|UNITED STATES OF AMERICA,|
|KIRK IRVING KOSKELLA,|
Koskella and his co-conspirators created programs designed or advertised to reduce or eliminate federal income tax liabilities for anyone who invested money into the programs. After being charged with conspiracy to defraud the IRS and wire fraud, Koskella pled guilty and agreed to cooperate with the prosecution. Koskella's cooperation with the government fell through, and as a result he sought to obtain new counsel and withdraw his guilty plea. After a competency hearing, at which the court deemed Koskella competent, the court denied his motion to withdraw his plea.
Koskella received the statutory maximum of five years incarceration for each crime and the court ordered the sentences to be served consecutively. In addition, the court ordered Koskella to pay $14,733,439.91 in restitution, but delegated the responsibility of setting a payment schedule to the BOP and the Probation Office. Furthermore, despite its intention that the restitution should be shared jointly and severally, the court's order was not so limited.
Ordinarily, we review a district court's order of restitution de novo, but because Koskella failed to object to the order of restitution, we review it for plain error. United States v. Overholt, 307 F.3d 1231, 1253 (10th Cir. 2002).
1. Restitution Payment Schedule Must be Set by the District Court
We recently held that a district court cannot delegate the responsibility of determining a payment schedule for restitution pursuant to 18 U.S.C. § 3664. Overholt, 307 F.3d at 1256. Here, the district court's order specifically states that "Restitution shall be paid as determined by the Bureau of Prisons Inmate Financial Responsibility Program while [Koskella is] incarcerated and the United States Probation Office following [Koskella's] release from imprisonment." Thus, the court did precisely what Overholt prohibits it from doing. What is more, the government concedes in its brief that Overholt is controlling and requires reversal. Therefore, we find that the district court committed plain error when it delegated the scheduling of restitution payments.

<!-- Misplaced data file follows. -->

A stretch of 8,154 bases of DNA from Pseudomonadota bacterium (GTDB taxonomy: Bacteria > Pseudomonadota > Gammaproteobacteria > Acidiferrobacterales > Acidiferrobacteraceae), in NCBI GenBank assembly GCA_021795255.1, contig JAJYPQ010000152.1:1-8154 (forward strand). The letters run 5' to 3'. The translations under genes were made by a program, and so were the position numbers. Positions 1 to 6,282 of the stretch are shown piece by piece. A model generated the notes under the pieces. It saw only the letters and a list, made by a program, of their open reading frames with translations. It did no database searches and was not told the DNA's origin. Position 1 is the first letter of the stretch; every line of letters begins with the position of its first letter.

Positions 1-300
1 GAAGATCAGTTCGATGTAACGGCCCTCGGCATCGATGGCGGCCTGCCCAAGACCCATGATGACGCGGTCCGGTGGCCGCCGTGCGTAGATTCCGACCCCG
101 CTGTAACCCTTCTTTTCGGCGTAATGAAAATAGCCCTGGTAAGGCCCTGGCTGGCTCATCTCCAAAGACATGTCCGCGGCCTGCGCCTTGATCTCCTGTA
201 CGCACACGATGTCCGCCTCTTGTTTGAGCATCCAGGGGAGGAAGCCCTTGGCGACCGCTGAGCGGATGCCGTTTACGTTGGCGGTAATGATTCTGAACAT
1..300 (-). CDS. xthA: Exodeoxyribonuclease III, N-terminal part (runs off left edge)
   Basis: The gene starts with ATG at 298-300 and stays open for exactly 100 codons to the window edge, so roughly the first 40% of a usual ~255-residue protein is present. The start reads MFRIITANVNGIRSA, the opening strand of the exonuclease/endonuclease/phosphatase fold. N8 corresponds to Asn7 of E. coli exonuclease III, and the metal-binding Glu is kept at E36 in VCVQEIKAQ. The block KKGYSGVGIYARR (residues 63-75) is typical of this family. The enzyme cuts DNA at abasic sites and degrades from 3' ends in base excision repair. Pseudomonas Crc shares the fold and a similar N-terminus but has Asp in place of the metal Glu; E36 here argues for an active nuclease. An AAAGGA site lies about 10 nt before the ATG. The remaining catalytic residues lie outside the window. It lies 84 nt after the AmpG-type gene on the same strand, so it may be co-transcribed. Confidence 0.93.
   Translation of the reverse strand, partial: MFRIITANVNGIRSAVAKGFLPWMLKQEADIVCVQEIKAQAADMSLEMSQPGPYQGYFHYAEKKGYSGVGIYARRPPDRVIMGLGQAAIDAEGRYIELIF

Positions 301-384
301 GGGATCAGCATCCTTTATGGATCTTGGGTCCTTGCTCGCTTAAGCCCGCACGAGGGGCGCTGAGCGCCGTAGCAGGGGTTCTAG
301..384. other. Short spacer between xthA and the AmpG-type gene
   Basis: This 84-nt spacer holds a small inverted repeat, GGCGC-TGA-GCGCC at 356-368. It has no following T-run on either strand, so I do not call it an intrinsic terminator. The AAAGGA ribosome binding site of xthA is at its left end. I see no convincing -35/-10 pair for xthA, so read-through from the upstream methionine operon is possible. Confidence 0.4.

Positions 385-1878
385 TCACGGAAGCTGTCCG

2. Restitution Should Be Joint and Several Among Co-Conspirators
The conspiracy with which Koskella was charged involves several other persons. Currently, there are three related cases pending, none of which has yet reached the sentencing phase. If Koskella is ordered to pay full restitution and other co-conspirators are also ordered to pay restitution, the victims may collect more than their actual loss. This potential outcome contravenes the purpose of restitution and exceeds the district court's authority. See United States v. Gottlieb, 140 F.3d 865, 873-74 (10th Cir. 1998). Moreover, not only does the government support joint and several restitution, the record also shows that the district court itself intended such a result. Koskella's counsel stated that any restitution order "would be joint and several with anyone else who would be convicted of the fraud scheme in this case." The court agreed. Therefore, on remand the court should reconsider whether Koskella's order of restitution should be joint and several.
Based on the foregoing, we REVERSE and REMAND to the district court. Entered for the Court
Timothy M. Tymkovich
*. This order is not binding precedent, except under the doctrines of law of the case, res judicata, and collateral estoppel. The court generally disfavors the citation of orders; nevertheless, an order may be cited under the terms and conditions of 10th Cir. R. 36.3.
2. After examining the briefs and the appellate record, this three-judge panel has determined unanimously that oral argument would not be of material assistance in the determination of this appeal. See Fed. R. App. P. 34(a); 10th Cir. R. 34.1(G). The cause is therefore ordered submitted without oral argument.